Pastors such as Wright speak of “The Black Church,” but there is no black church, or white church, or any-other-ethnicity church if the discussion remains confined to bible-based Christianity. The salvation of Christ transcends ethnicity, period. Those who embrace hatred, racism, judgment, etc., are either spiritually immature or have an unspoken, malignant agenda.
The “black religious tradition” referenced by Wright and other BLT proponents is not traditional, unless one counts the Marxist-infused “tradition” established in the ‘Sixties. Certainly black Christian Americans’ experiences have been socially and spiritually unique unto them. BLT’s “black church” as a cultural phenomenon however, is not the church that maintained blacks through the ignominy of slavery and segregation, bringing them through these not only with a sense of dignity, industry and self-worth, but grasping the gospel with far more dedication and understanding than many whites.

Pharisees in “The Black Church”

Like many people, I never heard the kind of swill proffered by Rev. Wright in a black church, and so did not identify BLT with churches in which the congregants were predominantly black. One might wonder why black pastors themselves do not speak out against BLT.

Well, take the story of Rev. Lainie Dowell, a Five-Fold Minister from Columbia, Maryland with a long history in the church and very impressive credentials in her own right…

“When it was not popular to do so, 20 years ago, I spoke out against the same kinds of rantings about white people preached by my black pastor and other black colleagues. In an attempt to intimidate me and shut me up, he conspired with cohorts and filed false police reports and court documents to have me arrested inside the church.”
- Rev. Lainie Dowell, April 17, 2008

So much for the question of why black pastors might not challenge BLT; gangsterism and conspiracies to discredit enemies using the law and the press are right out of the Marxist playbook. Being arrested inside one’s own church would likely stand as a pretty dissuasive example for a dissatisfied clergyman or clergywoman. For the record, Rev. Dowell’s pastor (also named Wright, no relation) not only preached Black Liberation Theology, but had a strikingly similar religious background to Rev. Jeremiah Wright.
When challenged by lay people, these pastors become belligerent and switch to “Pharisee mode” – pointing to their credentials, their degrees, the contention that no one but they can understand black religious and social history in America and relate it to a black congregation. We already have an example of their modus operandi when challenged by colleagues.
Faith Devoid of Faith
Finally: The incongruence with mainstream Christianity aside, Black Liberation Theology doesn’t even make sense. Churches and pastors which espouse BLT could not exist without one essential element: A white oppressor. The more one studies this heresy, the clearer it becomes that this element is even more important than Christ Himself.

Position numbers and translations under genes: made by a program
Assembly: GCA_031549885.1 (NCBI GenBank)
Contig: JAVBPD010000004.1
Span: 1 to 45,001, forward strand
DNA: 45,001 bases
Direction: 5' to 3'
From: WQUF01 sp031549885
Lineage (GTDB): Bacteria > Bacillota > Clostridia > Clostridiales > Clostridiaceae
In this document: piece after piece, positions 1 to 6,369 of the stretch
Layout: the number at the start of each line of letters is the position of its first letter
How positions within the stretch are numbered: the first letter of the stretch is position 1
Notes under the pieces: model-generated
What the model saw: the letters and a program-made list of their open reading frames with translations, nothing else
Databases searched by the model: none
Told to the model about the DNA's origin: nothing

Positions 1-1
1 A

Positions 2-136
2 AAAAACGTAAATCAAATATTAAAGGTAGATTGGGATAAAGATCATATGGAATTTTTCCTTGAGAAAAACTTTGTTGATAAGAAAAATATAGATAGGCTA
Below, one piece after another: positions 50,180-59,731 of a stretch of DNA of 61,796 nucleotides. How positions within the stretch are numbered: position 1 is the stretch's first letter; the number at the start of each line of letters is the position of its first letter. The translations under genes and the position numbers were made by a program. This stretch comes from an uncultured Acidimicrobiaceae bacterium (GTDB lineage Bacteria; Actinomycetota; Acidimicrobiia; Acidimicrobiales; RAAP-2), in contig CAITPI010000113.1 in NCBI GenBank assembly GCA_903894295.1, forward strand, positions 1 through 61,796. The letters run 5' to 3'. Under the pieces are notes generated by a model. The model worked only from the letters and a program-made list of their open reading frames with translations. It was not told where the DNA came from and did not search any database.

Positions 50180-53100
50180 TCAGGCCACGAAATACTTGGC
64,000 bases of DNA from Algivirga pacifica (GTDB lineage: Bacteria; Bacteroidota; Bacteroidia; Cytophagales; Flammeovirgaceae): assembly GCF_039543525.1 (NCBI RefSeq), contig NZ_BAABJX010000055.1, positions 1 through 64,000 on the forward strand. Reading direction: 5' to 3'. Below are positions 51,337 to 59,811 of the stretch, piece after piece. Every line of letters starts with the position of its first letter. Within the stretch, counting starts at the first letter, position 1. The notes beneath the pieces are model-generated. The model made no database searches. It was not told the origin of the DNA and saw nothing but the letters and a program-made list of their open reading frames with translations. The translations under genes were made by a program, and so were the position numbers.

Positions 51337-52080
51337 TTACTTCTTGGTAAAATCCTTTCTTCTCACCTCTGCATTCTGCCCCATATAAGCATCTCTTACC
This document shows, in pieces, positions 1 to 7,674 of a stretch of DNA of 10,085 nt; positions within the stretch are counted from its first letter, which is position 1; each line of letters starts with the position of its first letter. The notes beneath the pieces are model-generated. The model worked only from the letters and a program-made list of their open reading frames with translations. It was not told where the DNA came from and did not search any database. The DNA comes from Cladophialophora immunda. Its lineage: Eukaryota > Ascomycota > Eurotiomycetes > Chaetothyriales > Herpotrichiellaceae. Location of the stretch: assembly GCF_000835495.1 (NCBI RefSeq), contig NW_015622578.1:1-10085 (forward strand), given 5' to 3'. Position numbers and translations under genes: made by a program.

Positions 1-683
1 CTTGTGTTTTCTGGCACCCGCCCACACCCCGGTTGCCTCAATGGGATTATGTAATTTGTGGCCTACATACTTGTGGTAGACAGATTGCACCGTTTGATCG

Where then, one may ask, is the salvation of Christ in this theology? Theoretically, let us suppose that we awake one morning to find that everyone is black. Who is the oppressor then? Where is BLT’s credibility? They seem to know who their enemy is now however, it isn’t the same one that Christians at large acknowledge.

Dr. Morey maintains that BLT is of that Enemy, the devil. Many Christians may agree. Non-Christians may view it as general corruption of the church as an institution of cultural stability via far Left social engineers. The calculated outcome for practical purposes is the same.

In parts of America, there are enclaves of white supremacists who embrace forms of “Christianity” that foster perverted, quasi-Old Testament views of black Americans as latter-day Canaanites or the cursed descendants of one of Noah’s errant sons. Some other doctrines are even more bizarre. I would wager that 99 percent of whites in America find this as disgusting as I do. I submit that Black Liberation “theologians” ought to be viewed in precisely the same light, as both extremes are undeniably racist and can have nothing but deleterious effects on the harmonious progression of American society.

When I was in grade school, every now and then one of the other kids, having discovered I was of mixed race, would ask: “If the whites and blacks had a war, what side would you be on?”

I never answered these questions. It is profoundly sad and speaks to the sickness of our society that some of these people reached adulthood to find there were actually so-called religious organizations that were more than happy to sustain their spiritual, moral and intellectual retardation.